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Awareness, utilization and influencing factors of social supports for main informal caregivers of schizophrenia patients: a cross-sectional study in primary care settings in Beijing, China

Abstract

Background

Most schizophrenia patients are supported by main informal caregivers at home in China. This study aims to investigate the further needs of social supports for main informal caregivers of schizophrenia patients and to analyze influencing factors on the awareness and utilization of social supports in Beijing. The results of this study could potentially act as reference for health professionals to implement appropriate and effective support programs.

Methods

A mixed-methods approach was used in this study. Awareness, utilization and influencing factors of social supports for main informal caregivers were investigated using questionnaires in 6 urban districts in Beijing. Meanwhile, individual in-depth interviews with 10 main informal caregivers from the urban districts of Beijing were conducted to identify the caregivers’ perspective on social supports and their further needs.

Results

Quantitative results showed that although the government provided multi-channel resources for schizophrenia patients and their families, awareness and utilization of the resources such as rehabilitation and relevant subsidies were less than 10.0 and 5.0% respectively. Most caregivers in in-depth interviews expressed that they had negative experiences with respect to obtaining social supports, and they emphasized that more support would be needed in terms of financial support, respect, and rehabilitation institutions.

Conclusions

The awareness and utilization of social supports are low for main informal caregivers of schizophrenia patients. More services and improved public attitudes are needed for schizophrenia patients and their caregivers.

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Background

Schizophrenia is a mental disorder characterized by hallucinations (visual, auditory, olfactory, or tactile) and delusions [1]. As a progressive disease, schizophrenia not only increases the risk of disability and dependency, but also affects the patients’ main informal caregivers’ lives. Globally, the population of schizophrenia rose from 13.1 million in 1990 to 20.9 million cases in 2016 [2]. China has a large schizophrenia population in the world, the pooled prevalence of schizophrenia from 1990 to 2016 was 0.42% [2]. There were approximately 16 million patients with mental illness in 2019 in China, of which schizophrenia patients accounted for about half, and the incidence of schizophrenia in urban areas was significantly higher than that in rural areas [3].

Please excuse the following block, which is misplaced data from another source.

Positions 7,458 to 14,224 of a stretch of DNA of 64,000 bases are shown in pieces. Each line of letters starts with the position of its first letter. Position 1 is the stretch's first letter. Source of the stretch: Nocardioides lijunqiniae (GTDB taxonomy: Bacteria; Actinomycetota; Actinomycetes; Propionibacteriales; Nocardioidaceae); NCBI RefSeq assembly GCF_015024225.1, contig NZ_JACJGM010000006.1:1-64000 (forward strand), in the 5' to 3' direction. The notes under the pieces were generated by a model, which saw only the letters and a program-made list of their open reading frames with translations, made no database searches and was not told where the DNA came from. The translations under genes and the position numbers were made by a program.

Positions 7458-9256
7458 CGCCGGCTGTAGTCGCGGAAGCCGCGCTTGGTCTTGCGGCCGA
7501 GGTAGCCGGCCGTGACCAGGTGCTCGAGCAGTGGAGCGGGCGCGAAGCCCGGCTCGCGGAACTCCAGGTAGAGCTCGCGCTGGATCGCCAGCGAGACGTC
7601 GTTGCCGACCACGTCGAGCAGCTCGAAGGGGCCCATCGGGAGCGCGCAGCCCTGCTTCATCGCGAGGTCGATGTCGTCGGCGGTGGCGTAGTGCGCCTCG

The burden of schizophrenia is substantial, particularly for middle income countries [2, 4]. Most schizophrenia patients are supported by their main informal caregivers at home [5]. Main informal caregiver is the person who takes care and responsible for the patient without receiving any economic retribution [6]. Main informal caregivers need to confront the consequences of psychological instability of schizophrenia patients [7]. Social supports can be defined as having reliable people to assist in meeting material resource and psychosocial need [8]. Schizophrenia has been recognized as a disorder devastating for the patients’ families. The symptoms of schizophrenia may cause main informal caregivers’ mental health to deteriorate. It has been suggested that social supports help people who are in stressful situations and protect people in various pathological states [9, 10].

As potential interventions, the effect of social supports for main informal caregivers of schizophrenia patients and its application in clinical practice were demonstrated [11]. Social supports for caregivers in some western counties are more focused on a community-based multidisciplinary expert group. The content of social supports mainly includes health education, psychological intervention, mutual support group, day care, etc. The most important aspect of social supports is to help families seek out the most appropriate management approach for the patients [12].

Social supports are essential for the recovery of patients with schizophrenia. In China, social supports have been extensively studied in mental health disorders. However, little evidence is available in this area for main informal caregivers of schizophrenia patients. The potential reason is the main informal caregivers have low awareness and utilization of social supports [13].